The first year of the pandemic in America saw a startling and disproportionate rise in maternal mortality, according to new research released Tuesday. In 2020, the study found, deaths during or soon after pregnancy rose even higher than the spike in mortality seen nationwide. This jump in mortality was felt hardest among Black and Hispanic mothers.
The study, performed by researchers at the University of Maryland and Boston University, found a 33% increase in maternal deaths relative to the pre-pandemic era.
The research follows on a study by the CDC’s National Center for Health Statistics (NCHS), reported this February, which found that maternal deaths rose by about 18% in 2020 compared to the previous year, which was slightly more than the overall 17% increase in U.S. deaths reported in 2020. But the Maryland and Boston researchers wanted to take a closer look at how much the pandemic contributed to this rise. So using this same data, they compared maternal deaths in the U.S. over a three year period from 2018 to 2020.
They found that the rise in maternal mortality was even more pronounced after March 2020, when the pandemic began to spread widely throughout the country. There were 684 deaths (25.1 per 100 000 live births) reported during the months of April to December 2020, making for a 33% increase in deaths relative to the pre-pandemic era. And as the CDC had found, this increase was even higher than the rise in mortality seen overall in the U.S. during the first year of the pandemic.
“In the US, maternal deaths increased substantially (33%) after March 2020, corresponding to COVID-19 onset, a figure higher than the 22% overall excess death estimate associated with the pandemic,” the authors wrote in their research letter, published in JAMA Network Open.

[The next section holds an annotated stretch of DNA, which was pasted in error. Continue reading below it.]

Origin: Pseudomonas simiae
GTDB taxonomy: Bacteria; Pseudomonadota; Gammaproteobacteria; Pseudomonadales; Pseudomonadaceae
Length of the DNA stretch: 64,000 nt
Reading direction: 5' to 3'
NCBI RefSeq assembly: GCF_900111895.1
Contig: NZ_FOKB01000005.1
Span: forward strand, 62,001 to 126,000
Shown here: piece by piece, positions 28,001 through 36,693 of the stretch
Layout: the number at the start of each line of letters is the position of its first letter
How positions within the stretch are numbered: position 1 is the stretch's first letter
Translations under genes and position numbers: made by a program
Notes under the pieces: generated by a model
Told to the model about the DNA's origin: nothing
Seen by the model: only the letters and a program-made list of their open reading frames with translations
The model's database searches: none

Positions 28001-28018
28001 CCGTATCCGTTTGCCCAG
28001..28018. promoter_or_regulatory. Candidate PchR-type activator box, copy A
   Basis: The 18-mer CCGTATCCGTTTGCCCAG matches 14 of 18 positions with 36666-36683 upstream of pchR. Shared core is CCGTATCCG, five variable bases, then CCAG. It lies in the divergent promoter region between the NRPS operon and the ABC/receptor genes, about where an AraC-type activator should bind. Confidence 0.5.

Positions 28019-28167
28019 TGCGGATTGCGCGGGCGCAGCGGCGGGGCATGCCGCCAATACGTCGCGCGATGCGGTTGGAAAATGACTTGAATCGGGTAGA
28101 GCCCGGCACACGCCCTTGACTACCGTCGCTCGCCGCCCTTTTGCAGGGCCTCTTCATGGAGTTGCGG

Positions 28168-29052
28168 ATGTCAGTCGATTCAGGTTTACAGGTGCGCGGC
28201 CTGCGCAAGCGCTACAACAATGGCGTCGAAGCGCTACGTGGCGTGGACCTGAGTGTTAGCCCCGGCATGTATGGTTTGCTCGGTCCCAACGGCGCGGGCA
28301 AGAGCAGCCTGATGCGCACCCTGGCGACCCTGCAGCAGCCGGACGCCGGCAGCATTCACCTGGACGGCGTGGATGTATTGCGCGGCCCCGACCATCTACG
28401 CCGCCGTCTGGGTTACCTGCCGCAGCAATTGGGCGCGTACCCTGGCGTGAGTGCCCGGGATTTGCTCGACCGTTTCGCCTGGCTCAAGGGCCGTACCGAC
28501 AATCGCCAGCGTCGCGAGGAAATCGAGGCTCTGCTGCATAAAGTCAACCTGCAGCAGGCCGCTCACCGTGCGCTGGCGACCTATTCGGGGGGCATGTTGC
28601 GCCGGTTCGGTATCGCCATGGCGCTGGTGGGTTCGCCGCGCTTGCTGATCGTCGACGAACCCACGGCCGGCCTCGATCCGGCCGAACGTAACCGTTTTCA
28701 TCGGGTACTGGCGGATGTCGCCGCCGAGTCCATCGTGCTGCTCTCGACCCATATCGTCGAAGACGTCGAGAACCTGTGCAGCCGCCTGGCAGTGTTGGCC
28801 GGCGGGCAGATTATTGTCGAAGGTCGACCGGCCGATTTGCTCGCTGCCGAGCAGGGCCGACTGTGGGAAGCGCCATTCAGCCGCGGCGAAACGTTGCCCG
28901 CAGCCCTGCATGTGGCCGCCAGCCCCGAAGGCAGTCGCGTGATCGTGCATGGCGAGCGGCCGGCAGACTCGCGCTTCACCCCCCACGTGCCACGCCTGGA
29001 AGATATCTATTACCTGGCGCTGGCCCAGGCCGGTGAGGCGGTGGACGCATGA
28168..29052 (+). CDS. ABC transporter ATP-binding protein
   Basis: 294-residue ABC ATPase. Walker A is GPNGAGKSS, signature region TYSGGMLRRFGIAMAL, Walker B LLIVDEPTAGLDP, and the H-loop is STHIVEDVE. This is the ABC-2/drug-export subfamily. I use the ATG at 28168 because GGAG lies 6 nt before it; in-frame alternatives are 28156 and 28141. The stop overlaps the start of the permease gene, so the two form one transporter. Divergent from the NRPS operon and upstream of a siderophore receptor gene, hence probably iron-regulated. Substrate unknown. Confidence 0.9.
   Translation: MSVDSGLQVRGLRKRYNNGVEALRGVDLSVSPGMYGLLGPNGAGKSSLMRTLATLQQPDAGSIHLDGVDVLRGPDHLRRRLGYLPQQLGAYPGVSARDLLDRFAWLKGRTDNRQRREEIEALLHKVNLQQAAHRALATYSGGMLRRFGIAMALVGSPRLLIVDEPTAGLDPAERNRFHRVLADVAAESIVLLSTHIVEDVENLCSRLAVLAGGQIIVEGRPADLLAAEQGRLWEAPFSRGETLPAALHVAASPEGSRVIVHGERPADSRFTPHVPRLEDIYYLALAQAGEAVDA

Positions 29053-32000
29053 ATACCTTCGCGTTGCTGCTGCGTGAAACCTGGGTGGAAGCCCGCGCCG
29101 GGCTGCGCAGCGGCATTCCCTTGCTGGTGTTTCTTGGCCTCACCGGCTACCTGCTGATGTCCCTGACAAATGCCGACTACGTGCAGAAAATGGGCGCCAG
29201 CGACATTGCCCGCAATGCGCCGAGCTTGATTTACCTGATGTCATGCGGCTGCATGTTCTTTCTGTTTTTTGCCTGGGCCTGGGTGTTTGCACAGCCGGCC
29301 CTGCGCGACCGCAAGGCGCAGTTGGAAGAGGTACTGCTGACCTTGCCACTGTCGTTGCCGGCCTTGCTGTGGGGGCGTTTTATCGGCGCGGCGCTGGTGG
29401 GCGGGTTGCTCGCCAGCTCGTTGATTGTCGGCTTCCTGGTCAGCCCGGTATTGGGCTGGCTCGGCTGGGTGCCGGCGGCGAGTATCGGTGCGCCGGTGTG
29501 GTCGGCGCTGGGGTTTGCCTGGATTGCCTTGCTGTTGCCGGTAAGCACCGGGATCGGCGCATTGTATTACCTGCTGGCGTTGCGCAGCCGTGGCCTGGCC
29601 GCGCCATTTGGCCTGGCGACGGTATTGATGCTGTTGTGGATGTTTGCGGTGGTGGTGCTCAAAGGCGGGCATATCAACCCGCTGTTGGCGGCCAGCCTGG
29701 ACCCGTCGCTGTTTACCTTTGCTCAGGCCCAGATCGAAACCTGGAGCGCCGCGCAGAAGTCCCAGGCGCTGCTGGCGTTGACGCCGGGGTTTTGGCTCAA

As many other studies have shown, the harms of the pandemic on mothers were not equally distributed either. The increases were largest for Hispanic and Black mothers, with the death rate rising by 40% in non-Hispanic Black mothers and by 74% in Hispanic mothers.
“For the first time in more than a decade, the maternal mortality rate for Hispanic women during the pandemic was higher than that for non-Hispanic white women, a shift that may be related to Covid and deserves greater attention moving forward,’ said study author Eugene Declercq, a researcher at Boston University’s School of Public Health, in a statement.
Many studies have found that covid-19 during pregnancy can raise the risk of life-threatening illness and serious complications for both mother and child. And excess mortality data can provide a more accurate picture of the toll caused by large scale disasters like a pandemic, especially early on when deaths are more likely to be miscounted. But this data alone can’t tell us how many of these deaths were directly caused by infection from the coronavirus.
Some of these added deaths may have been indirectly linked to the pandemic, for instance, such as those caused by disruptions to the healthcare system. That said, the authors did find that the largest increases in maternal mortality were attributable to conditions often caused by covid, such as respiratory failure, or to conditions known to be worsened by infection, such as diabetes and cardiovascular disease. Doctors also recorded covid-19 as a secondary cause of death in 14.9% of maternal deaths in the last nine months of 2020, and listed it as a contributing factor in 32% of deaths among Hispanic people, 12.9% of deaths among Black people and 7% of deaths among non-Hispanic white women.
The development of vaccines by late 2020 has undoubtedly saved many lives (over 20 million worldwide in 2021, according to one recent estimate). So there is reason to hope that these trends in maternal mortality have improved since 2020. But vaccination rates in the U.S. have been lower for pregnant people compared to the general population, and the country has continued to experience large waves of death even after vaccines were made widely available. The authors say it will take more research to figure out whether mothers have remained at higher risk for death than before the pandemic.
“We need more detailed data on the specific causes of maternal deaths overall and those associated with COVID-19,” said study author Marie Thoma, an assistant professor of family science at the University of Maryland’s School of Public Health, in a statement. “Potentially we could see improvements in 2021 due to the rollout of vaccines, as well as the extension of postpartum care provided for Medicaid recipients as part of the American Rescue Act of 2021 in some states. We’re going to continue to examine this.”